Terry Headlee - Changes leaves some readers puzzled

March 10, 2001

Changes leaves some readers puzzled

By Terry Headlee

Several dozen readers have weighed in on the changes made to The Morning Herald and The Daily Mail since we rolled out a redesign nearly two weeks ago.

I thought I'd be spending more time explaining why we dropped our professional wrestling page to make way for a page devoted to education information and issues in the Tri-State area.

But that wasn't the case.

Instead, most people were curious - and in some cases peeved - that we moved the crossword puzzle in The Morning Herald from the comics page to a new "Daily Break" page in our Lifestyle section.

I'm embarrassed to admit that I've never had much interest in crossword puzzles. I'm not sure I've ever completed one. In fact, I'm sure I haven't.


But it wasn't until we made the decision to move the puzzle that I now appreciate the fact a lot of readers are quite passionate about their crossword puzzles.

The questions and complaints came from all directions: phone calls, e-mails, a fax. A Smithsburg woman sent in a postcard that simply read: "The crossword puzzle has moved to the Daily Break page. Why?"

Well, this is why: We decided to consolidate a lot of our popular features, such as Ann Landers, Heloise and the Horoscope, onto one page. For our morning readers, we believe moving the crossword puzzle to the page made a lot of sense. We ran the idea by four focus groups and they all thought it was fine.

There were other advantages to moving it off the comics page. By moving it to a new page, we could play around with its location to make it easier to use. That's why the Daily Break page is designed with the puzzle in the right-hand corner to make it easier to work when folded into quarters.

There's another advantage: By moving it to the Daily Break page, the second page of our Lifestyle section, it will always be anchored in the same location (except for Thursdays when our Lifestyle section becomes an entertainment/activities tabloid). The comics page now floats around in different sections of the paper.

In addition, readers of the afternoon paper, The Daily Mail, picked up a second crossword puzzle.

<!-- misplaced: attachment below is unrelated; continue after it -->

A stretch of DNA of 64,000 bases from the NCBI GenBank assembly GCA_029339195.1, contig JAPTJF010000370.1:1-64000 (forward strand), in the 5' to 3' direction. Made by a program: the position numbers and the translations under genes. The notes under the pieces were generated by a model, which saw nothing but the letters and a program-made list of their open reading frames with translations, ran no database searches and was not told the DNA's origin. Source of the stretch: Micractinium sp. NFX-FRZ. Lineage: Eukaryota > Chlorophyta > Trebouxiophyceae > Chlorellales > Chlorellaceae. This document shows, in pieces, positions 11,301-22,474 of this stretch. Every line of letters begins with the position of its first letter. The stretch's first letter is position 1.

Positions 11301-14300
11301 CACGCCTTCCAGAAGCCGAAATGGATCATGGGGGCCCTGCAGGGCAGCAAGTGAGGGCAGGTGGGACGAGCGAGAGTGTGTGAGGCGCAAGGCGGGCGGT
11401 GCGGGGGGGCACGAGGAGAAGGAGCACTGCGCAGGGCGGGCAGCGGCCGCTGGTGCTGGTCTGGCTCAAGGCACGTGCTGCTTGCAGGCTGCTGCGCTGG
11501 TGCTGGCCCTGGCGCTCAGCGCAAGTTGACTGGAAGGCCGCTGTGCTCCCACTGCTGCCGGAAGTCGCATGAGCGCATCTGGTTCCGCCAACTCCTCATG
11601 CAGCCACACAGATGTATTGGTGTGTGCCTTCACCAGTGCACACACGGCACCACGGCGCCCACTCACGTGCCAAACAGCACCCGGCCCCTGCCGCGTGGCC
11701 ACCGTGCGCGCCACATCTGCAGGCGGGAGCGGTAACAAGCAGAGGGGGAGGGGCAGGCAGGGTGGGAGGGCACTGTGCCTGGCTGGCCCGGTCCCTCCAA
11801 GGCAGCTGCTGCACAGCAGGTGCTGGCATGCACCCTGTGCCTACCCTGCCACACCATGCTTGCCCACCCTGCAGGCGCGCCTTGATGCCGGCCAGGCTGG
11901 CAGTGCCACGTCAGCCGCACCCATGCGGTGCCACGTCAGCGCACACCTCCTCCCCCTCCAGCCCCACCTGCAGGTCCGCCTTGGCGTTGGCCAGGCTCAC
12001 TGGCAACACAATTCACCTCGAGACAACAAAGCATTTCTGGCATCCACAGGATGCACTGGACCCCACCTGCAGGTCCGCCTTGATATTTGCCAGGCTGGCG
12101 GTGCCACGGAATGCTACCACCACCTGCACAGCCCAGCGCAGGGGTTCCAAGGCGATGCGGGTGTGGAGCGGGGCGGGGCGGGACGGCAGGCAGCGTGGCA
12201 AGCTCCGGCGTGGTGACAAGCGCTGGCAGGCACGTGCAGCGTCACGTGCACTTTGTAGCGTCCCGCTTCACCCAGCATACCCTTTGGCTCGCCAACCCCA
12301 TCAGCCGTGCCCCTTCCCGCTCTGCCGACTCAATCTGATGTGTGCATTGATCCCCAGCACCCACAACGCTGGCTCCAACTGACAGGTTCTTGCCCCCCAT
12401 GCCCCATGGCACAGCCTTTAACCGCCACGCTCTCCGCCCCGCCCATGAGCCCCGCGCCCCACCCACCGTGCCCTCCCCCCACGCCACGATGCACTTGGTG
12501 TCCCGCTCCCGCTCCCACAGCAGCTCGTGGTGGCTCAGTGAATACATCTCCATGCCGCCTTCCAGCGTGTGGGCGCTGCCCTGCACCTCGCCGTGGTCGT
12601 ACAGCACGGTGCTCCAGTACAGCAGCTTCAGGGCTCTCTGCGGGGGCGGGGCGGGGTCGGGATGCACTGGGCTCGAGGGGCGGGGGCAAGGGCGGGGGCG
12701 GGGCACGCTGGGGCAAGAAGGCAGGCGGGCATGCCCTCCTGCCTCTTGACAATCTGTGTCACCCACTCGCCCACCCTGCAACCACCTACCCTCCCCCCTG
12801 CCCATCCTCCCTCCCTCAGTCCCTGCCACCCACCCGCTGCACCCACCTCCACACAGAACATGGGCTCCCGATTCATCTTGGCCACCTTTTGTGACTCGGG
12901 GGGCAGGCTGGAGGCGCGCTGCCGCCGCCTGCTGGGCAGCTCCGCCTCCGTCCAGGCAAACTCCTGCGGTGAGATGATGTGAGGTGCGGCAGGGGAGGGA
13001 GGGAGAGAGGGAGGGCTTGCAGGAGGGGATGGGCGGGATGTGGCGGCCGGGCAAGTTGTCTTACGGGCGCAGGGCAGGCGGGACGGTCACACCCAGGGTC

Still, some readers were miffed.

"It belongs on the comics page," several said.

I asked why. They said, "because crossword puzzles belong on the comics page."

Oh well.

I guess I can feel their frustration. I'm not one who likes change either - sometimes. But often there are good reasons why things are done differently even though they may not seem to make sense at the time.

There were other comments from readers.

One caller said that since the crossword puzzle was moved it is now smaller and she has to use a magnifying glass to read the clues. (The puzzle is the same size.)

I also learned that most people who work crossword puzzles, at least the ones that were contacting me, don't have much use for Seek And Find. That's a word game that filled the void left by the crossword puzzle move.

Apparently it's not challenging enough and others said only kids would play it. (Disclosure: I like to play Seek And Find.)

And finally, one reader said he liked all the changes to the newspaper and didn't have a problem with the crossword puzzle being moved.

But, he said, "Since I got you on the phone, have you ever thought about moving the Sunday crossword puzzles to the other side of the page?''

"Why?" I asked.

"Because the puzzles discriminate against people who are left-handed,'' he said.

"Really?" I asked.

He then went on to explain how "lefties" have to keep moving their hands more because with the box on the right hand side, their left hand and arm blocks the clues. Right-handers, meanwhile, have a full view of all the clues all the time because they fill in the boxes from the right side.

Even if we could just move the puzzle once a month to "to give the left-handers a break'' it would be appreciated, he said.

I said I would look into it and I did. Unfortunately, the extra time it would take to reformat the puzzle didn't seem to make sense.

Then again, what would the right-handers think?

Terry Headlee is the executive editor of The Herald-Mail. He can be reached at 1-301-733-5131 ext. 7594 or by e-mail at

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